George Washington Papers

To George Washington from John Cochran, 1 May 1789

From John Cochran

New York May 1st 1789.

Dear Sir

Permit me to congratulate you & my Country on your Appointment to the chief Presidency of the united states of America by the unanimous voice of its Citizens. That you may be happy & successful in the discharge of this important Trust is my most ardent Wish.

A reliance on the Benevolence of my Countrymen & Necessity have compelled me to make an application, which I could wish I did not stand in need of. A short detail of my present Condition will justify my request. On the eight Day of May 1786, I was appointed by Congress, Receiver of the Continental Quota of Taxes for this State, and Commissioner of the Loan Office for the same with a Salary of one Thousand Dollars per Annum: this with the Assistance of my professional Income, Afforded me a comfortable subsistance for my Family, until Congress by an Act of the 23rd of March 1787 deprived all the Loan officers, of their Office rent, Clerks and every other charge, except that of Stationary, which from the vast multiplicity of Business transacted in my office, being at the seat of Congress, has left me by no means an adequate compensation for my Trouble.1

The Practise of Physic is become no longer an object with me, for my late Indisposition has confined me so long that my Business has fallen into the hands of others & it would be difficult to recover it again, should I ever be able to go through the Drudgery attendant on that Profession.

The principal part of my property consists in uncultivated & unproductive Lands. This situation induces me to look up to my Country for a Contin[u]ation in their service, by holding an Appointment best suited to my Abilities. My Appointment under the late arrangement, being connected with the Collection of the revenue of this State, such an Employment under the new Constitution, would be very agreeable to my Wishes & I have a confidence that, I am sufficiently Competent to discharge the several Duties of said office with propriety. How far my former Services & present situation may entitle me to this request, is best known to your Excellency & with you,2 I leave the issue, persuaded that I shall not be forgotten.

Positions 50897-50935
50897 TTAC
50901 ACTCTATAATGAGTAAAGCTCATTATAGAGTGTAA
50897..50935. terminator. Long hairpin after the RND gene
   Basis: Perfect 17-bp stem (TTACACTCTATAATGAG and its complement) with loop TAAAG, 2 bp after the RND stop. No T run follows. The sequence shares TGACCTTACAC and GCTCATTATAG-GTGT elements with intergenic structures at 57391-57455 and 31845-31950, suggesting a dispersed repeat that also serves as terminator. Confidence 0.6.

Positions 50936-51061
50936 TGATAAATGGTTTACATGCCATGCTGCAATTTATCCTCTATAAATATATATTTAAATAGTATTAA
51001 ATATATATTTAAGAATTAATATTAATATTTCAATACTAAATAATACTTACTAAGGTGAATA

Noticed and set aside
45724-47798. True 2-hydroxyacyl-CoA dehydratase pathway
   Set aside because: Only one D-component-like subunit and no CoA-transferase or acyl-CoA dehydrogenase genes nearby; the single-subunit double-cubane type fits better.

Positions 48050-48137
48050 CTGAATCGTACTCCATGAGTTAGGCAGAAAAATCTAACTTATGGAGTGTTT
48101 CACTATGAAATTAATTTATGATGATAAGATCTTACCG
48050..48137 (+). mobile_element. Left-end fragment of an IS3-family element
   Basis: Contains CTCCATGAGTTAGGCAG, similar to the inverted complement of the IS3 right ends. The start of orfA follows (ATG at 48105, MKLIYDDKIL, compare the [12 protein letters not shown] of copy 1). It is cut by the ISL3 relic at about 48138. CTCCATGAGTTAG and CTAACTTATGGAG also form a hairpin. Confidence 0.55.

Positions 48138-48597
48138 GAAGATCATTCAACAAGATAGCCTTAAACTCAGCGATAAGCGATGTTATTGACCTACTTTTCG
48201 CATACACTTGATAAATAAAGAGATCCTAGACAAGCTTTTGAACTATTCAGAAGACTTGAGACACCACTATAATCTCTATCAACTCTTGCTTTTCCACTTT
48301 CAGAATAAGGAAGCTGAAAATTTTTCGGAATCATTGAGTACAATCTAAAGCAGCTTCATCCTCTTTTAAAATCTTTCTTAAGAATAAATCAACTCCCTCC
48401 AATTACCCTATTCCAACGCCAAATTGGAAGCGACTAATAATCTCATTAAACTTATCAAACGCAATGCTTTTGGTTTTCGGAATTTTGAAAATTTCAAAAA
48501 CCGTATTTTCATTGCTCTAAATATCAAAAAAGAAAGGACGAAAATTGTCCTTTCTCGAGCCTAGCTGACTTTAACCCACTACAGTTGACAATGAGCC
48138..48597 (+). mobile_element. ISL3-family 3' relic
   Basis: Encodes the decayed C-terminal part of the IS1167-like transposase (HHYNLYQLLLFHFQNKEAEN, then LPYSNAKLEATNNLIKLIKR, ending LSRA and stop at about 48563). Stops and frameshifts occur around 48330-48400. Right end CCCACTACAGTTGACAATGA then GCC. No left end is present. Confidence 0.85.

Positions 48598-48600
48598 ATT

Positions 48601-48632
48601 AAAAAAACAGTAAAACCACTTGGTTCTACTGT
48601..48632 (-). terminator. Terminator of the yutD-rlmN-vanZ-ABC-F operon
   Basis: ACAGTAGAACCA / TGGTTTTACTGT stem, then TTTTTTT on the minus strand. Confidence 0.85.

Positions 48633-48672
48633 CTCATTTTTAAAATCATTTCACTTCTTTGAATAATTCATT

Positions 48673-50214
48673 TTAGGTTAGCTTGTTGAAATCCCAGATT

If anything improper in this Application has escaped me I trust your forgiveness. I have the honor to subscribe myself Your Excellency’s most obedient and very humble servant

John Cochran


Dr. John Cochran (1730–1807) was a native of Sadsbury, Pennsylvania. Cochran served as surgeon general of the Continental army in 1777 and director general of army hospitals in 1781. He had important family connections in New York: his wife, Gertrude Cochran, was the sister of Philip Schuyler and the aunt of Alexander Hamilton’s wife Elizabeth. Cochran maintained close ties with both families. From 1786 to 1789 Cochran was commissioner of loans for New York, and in August 1790 GW renewed his appointment (Executive Journal, description begins Journal of the Executive Proceedings of the Senate of the United States of America: From the commencement of the First, to the termination of the Nineteenth Congress. Vol. 1. Washington, D.C., 1828. description ends 1:57).

1When the loan officers were appointed in September 1783, the salary annexed to the post was $500, but presumably expenses for clerks and other office expenses were paid by the Confederation government (JCC, description begins Worthington Chauncey Ford et al., eds. Journals of the Continental Congress, 1774-1789. 34 vols. Washington, D.C., 1904–37. description ends 25:580). In March 1787 “the present deranged condition of the national revenues and the numerous demands on the federal treasury” resulted in numerous reductions in the expenses of the civil list. At that time salary for the commissioner of loans in New York was designated as $ 1,000, but the sum was “in full for all services and duties which are or may be annexed to their respective Offices and also in full for Office rent clerks and every other charge except that of stationary” (ibid., 32 : 128–30).

2On 10 July 1789 Cochran wrote to GW, in anticipation of the establishment of the federal revenue system, that a post in the New York customs office “would be extremely agreeable to me & from the best information I can obtain, respecting the Duties of said Office, I flatter myself that I am altogether competent. I am the more induced to make this request, as there has been no such Office instituted in this state, since the Revolution, therefore there will be no interference with any other Person holding an Office under the former Government” (DLC:GW). Enclosed in this letter was a certificate from Joseph Nourse, register of the Treasury, that Cochran had accounted for all the money in his charge during his tenure of office as commissioner of loans (ibid.).

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